Trump’s EPA & Regulated becoming the Regulators

 

environmental word cloud

We all have many objections to what is happening in the Trump White-house and administration, but one area does not get enough attention in my opinion (Lenna Webb) and we must spread the word on this.

NPR’s FreshAir had a segment that is a must listen about how the administration now has “foxes guarding the chicken coop”.  Probably most appalling is Scott Pruitt and the EPA.  More about that in a minute, but first I invite you to listen to FreshAir broadcast.

 

Now let’s look at the disaster at the Environmental Protection Agency, which should now be called Corporate Protection Agency. “What Administrator Scott Pruitt calls his Back to Basics agenda would refocus the agency on narrow goals such as cleaning up toxic waste and providing safe drinking water — the kinds of issues that inspired the EPA’s creation in 1970 amid a public outcry about burning rivers and smog-filled skies. But it would abandon the Obama administration’s climate regulations, along with other efforts that Pruitt argues exceed the agency’s legal authority. Pruitt has also defended Trump’s proposal for a 31 percent budget cut at his agency in fiscal year 2018, which would force it to shed about a fifth of its workforce — saying EPA’s core functions would survive. “I believe we can fulfill the mission of our agency with a trimmed budget, with proper leadership and management,” he said at an appropriations hearing that had him fielding complaints from Republicans and Democrats alike” according to Politico article in May, 2017. Pruitt now finds himself on the receiving end of lawsuits filed against his agency as Democratic Attorney Generals take up his tactic while serving as AG in Oklahoma.

The 1972 Clean Water Act is under attack. There are among two million miles of streams and 20 million acres of wetlands across the United States that, as a result of pressure from the administration of President Donald J. Trump and allied Republicans in Congress, are currently at risk of losing federal protection. “The waters potentially at risk here include streams that don’t flow year-round, which make up about 59 percent of the stream miles in the continental U.S., and waters nearby,” wrote Jon Devine, a senior attorney with the Natural Resources Defense Council, an environmental advocacy group based in New York City, in an email. These streams, Devine said, “contribute to the drinking water supplies of 117 million Americans.”

On August 15th, President Trump signed a sweeping executive order to eliminate and streamline some permitting regulations and to speed construction of roads, bridges and pipelines, declaring that the moves would fix a “badly broken” infrastructure system in America and bring manufacturing jobs back to the country.  Sounds potentially good, but wait, a key element of the new executive order rolls back standards set by former President Barack Obama that required the federal government to account for climate change and sea-level rise when building infrastructure.  It also puts in place what the White House called a “one federal decision policy” under which one lead federal agency works with others to complete environmental reviews and other permitting decisions for a given project. All decisions on federal permits will have to be made within 90 days, and agencies will have a two-year goal to process environmental reviews for major projects. Rolling back the Federal Flood Risk Management Standard, established by Mr. Obama in an executive order in 2015, is one more example of the Trump administration to unravel the former president’s climate change agenda.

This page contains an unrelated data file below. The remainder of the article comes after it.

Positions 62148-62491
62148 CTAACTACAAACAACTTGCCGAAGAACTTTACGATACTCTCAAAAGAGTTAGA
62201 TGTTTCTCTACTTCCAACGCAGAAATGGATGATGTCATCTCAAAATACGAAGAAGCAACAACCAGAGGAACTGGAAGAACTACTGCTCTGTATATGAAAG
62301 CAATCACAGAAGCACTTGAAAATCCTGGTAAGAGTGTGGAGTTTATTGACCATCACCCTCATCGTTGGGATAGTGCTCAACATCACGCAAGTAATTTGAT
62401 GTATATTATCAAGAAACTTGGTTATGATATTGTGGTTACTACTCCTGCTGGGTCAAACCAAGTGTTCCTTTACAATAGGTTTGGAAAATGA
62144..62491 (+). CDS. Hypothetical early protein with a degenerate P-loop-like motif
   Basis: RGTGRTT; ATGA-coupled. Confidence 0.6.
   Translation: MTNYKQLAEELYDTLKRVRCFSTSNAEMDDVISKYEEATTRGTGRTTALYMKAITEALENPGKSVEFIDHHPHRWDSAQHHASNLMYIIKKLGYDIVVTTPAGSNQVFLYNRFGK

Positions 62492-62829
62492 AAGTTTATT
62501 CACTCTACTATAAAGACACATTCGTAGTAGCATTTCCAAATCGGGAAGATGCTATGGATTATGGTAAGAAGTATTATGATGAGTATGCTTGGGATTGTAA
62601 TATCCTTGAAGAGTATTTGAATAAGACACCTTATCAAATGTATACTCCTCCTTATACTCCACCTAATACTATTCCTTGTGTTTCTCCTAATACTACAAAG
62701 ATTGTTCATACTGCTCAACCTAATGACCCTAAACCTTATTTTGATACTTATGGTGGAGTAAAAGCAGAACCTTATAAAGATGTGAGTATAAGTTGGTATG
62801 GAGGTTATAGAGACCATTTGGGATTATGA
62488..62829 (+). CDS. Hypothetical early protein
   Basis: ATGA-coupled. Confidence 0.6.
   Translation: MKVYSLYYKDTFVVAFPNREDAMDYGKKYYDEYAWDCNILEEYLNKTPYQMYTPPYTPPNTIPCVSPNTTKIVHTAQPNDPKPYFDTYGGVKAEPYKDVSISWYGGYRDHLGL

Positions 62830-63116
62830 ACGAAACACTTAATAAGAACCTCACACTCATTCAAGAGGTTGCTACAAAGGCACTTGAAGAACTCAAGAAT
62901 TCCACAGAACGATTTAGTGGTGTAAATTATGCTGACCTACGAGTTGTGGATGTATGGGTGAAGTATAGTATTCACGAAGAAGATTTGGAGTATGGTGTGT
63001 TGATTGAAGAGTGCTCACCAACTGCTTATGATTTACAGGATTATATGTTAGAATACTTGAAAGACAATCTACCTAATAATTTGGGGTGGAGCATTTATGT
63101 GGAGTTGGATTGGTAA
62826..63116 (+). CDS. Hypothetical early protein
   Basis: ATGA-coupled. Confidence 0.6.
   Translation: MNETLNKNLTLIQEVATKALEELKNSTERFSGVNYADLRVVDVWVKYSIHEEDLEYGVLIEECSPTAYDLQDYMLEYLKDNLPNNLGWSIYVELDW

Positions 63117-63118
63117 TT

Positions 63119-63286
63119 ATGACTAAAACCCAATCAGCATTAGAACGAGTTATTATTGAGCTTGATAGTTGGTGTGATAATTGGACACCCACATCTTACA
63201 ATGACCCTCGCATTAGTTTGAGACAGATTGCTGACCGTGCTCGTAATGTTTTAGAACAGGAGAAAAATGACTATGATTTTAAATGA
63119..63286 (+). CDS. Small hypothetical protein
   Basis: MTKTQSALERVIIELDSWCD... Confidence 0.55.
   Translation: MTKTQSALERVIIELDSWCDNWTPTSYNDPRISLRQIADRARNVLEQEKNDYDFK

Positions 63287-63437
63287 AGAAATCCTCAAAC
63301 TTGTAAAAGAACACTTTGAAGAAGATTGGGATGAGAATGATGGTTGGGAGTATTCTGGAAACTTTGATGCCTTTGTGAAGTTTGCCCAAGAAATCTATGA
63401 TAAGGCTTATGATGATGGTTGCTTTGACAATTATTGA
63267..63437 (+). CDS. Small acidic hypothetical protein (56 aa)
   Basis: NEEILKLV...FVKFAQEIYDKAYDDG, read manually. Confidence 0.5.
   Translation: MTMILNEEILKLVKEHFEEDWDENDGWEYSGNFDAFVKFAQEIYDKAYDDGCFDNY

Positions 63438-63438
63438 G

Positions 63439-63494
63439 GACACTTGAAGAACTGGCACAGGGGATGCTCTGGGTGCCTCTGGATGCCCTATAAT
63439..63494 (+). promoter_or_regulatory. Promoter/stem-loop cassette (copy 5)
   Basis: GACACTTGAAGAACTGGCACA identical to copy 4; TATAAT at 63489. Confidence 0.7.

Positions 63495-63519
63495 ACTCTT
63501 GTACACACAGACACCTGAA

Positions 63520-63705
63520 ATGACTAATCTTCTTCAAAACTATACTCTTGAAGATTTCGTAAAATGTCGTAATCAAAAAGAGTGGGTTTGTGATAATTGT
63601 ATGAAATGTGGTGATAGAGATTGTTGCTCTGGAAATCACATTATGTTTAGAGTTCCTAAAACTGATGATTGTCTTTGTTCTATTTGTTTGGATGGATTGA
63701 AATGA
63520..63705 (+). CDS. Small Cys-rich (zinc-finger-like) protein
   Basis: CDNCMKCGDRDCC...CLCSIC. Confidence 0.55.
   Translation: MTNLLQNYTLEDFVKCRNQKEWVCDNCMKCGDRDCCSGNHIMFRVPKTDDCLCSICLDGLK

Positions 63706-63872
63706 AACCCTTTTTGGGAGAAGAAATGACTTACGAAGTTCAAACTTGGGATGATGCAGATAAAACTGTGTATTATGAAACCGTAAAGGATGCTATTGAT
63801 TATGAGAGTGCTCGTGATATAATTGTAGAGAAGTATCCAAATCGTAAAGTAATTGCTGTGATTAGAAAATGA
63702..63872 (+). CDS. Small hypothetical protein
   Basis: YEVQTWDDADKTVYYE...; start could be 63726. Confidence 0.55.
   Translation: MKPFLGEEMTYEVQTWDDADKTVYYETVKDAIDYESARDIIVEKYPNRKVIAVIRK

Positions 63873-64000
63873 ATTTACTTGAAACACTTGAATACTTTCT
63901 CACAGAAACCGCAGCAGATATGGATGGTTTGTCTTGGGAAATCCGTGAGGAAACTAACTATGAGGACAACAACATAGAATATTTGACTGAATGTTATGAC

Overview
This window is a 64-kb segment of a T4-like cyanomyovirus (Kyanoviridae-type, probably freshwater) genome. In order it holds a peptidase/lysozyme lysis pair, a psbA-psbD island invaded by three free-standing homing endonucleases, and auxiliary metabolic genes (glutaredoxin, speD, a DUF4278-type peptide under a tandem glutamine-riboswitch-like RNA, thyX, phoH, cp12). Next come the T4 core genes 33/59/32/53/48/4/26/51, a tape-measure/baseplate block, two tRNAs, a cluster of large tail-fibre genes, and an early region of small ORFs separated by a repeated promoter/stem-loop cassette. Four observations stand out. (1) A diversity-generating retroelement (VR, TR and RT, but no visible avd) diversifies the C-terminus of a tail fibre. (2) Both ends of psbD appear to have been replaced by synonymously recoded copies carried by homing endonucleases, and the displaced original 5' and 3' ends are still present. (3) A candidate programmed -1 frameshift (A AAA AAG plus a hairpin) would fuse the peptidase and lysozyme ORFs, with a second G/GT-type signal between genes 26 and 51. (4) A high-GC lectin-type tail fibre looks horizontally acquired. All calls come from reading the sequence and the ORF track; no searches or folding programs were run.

This all started in February when Trump signed legislation that quashes the Office of Surface Mining’s Stream Protection Rule, a regulation to protect waterways from coal mining waste that officials finalized in December. Regulators finalized the stream protection rule in December, but they spent most of Obama’s tenure writing it. Environmentalists supported the Obama administration rule, saying it would protect waterways from pollution and preserve public health. They have criticized the GOP for repealing environmental rules in the name of supporting coal mining jobs, but doing little else to help displaced workers in mining areas. And now we find out that Trump administration officials have told the National Academy of Sciences to cease all work on a study of the public health risks for people living near mountaintop removal coal-mining sites in Appalachian.

Mountain top gettyimages-102944385_0

 

I could go on for many more pages, but if you are really interested in keeping up with the threats to our environment, I encourage you to go to Environmental Health News website.  You can subscribe to their “e-letter” updates as well.